> whatever they want and letting them get away with about anything because
> replacing them would be nearly impossible.
Unfortunately, I usually work with people who are not in position to
understand why one might use Erlang.
Imagine that you have been initiated into a secret group of people who
will help give you an advantage in your software projects that so few
have. How could you use those skills?
> Often many tech people cant
> see past "oooh list comprehensions !!!!!!" to the actual business behind
> it and without the business none of us get paid. That is not something
> you can take to management and sell.
Why not learn instead of sell?
> *Robert Simmons Jr. MSc. - Lead Java Architect @ EA*
> /Author of: Hardcore Java (2003) and Maintainable Java (2012)/
> /LinkedIn: //http://www.linkedin.com/pub/robert-simmons/40/852/a39/
> On Thu, Feb 13, 2014 at 10:33 AM, John Kemp <
> <mailto:>> wrote:
> On Feb 13, 2014, at 11:20 AM, kraythe . <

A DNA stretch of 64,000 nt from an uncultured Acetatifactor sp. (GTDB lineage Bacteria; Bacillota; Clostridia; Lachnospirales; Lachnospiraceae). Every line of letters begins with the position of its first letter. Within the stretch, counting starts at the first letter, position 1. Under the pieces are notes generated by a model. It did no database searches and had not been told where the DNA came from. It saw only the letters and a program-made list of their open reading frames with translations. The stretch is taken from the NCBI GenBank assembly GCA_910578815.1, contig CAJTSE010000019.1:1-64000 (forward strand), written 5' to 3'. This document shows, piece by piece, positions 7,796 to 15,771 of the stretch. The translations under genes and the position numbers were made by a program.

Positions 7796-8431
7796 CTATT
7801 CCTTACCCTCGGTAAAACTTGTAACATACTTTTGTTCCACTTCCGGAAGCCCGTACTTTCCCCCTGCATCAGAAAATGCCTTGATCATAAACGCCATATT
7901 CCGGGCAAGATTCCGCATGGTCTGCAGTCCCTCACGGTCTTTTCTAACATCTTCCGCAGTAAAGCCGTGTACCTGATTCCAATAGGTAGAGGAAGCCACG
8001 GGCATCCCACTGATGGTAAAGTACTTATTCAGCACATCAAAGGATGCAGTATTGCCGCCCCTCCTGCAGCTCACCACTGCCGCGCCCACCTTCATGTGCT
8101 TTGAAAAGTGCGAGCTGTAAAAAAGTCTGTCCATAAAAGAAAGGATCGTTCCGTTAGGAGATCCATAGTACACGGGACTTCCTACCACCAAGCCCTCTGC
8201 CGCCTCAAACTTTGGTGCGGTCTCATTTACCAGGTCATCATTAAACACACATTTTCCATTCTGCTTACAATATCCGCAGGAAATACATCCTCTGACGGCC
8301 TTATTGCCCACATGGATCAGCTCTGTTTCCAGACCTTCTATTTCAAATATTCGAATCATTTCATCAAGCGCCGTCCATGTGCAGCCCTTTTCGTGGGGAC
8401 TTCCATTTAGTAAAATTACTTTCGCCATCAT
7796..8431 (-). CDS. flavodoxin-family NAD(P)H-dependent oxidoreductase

> <mailto:>> wrote:
>> /Java as a language is big and complex, because it has a
>> lot of concepts directly inside the language./
>> Ahh but here you are wrong. Java itself is analogous to Erlang
>> without OTP. you don't HAVE to use the JDK libraries beyond
>> java.lang. You would be a bit crazy reproducing the wheel if you
>> did so but it is not a requirement of writing java. In fact many
>> Java controlled micro devices only allow a very small subset of
>> the JDK to be used. So there is essentially no difference.
>> So Elang is to Java as the Java Development Kit is to the Open
>> Telecom Platform. And there is where we have the "marketing"
>> disconnect. Its not about changing functionality or a triviality
>> to be scoffed over. If we start with the premise that we want more
>> developers to learn and use Erlang then we have to consider how
>> the language and its nomenclature comes across to our audience.
>> You don't name a language the Scalable High Integration Technology
>> because the impression it leaves with adopters is ... unfortunate.
> Why start with that premise instead of starting with the premise
> that developers should try to understand what is useful to them?
> That has nothing to do with marketing, and everything to do with
> software developers understanding their craft better.
>> So if you DON'T care about people adopting the language, then the
>> discussion is academic and simply, as one reply put it, a waste of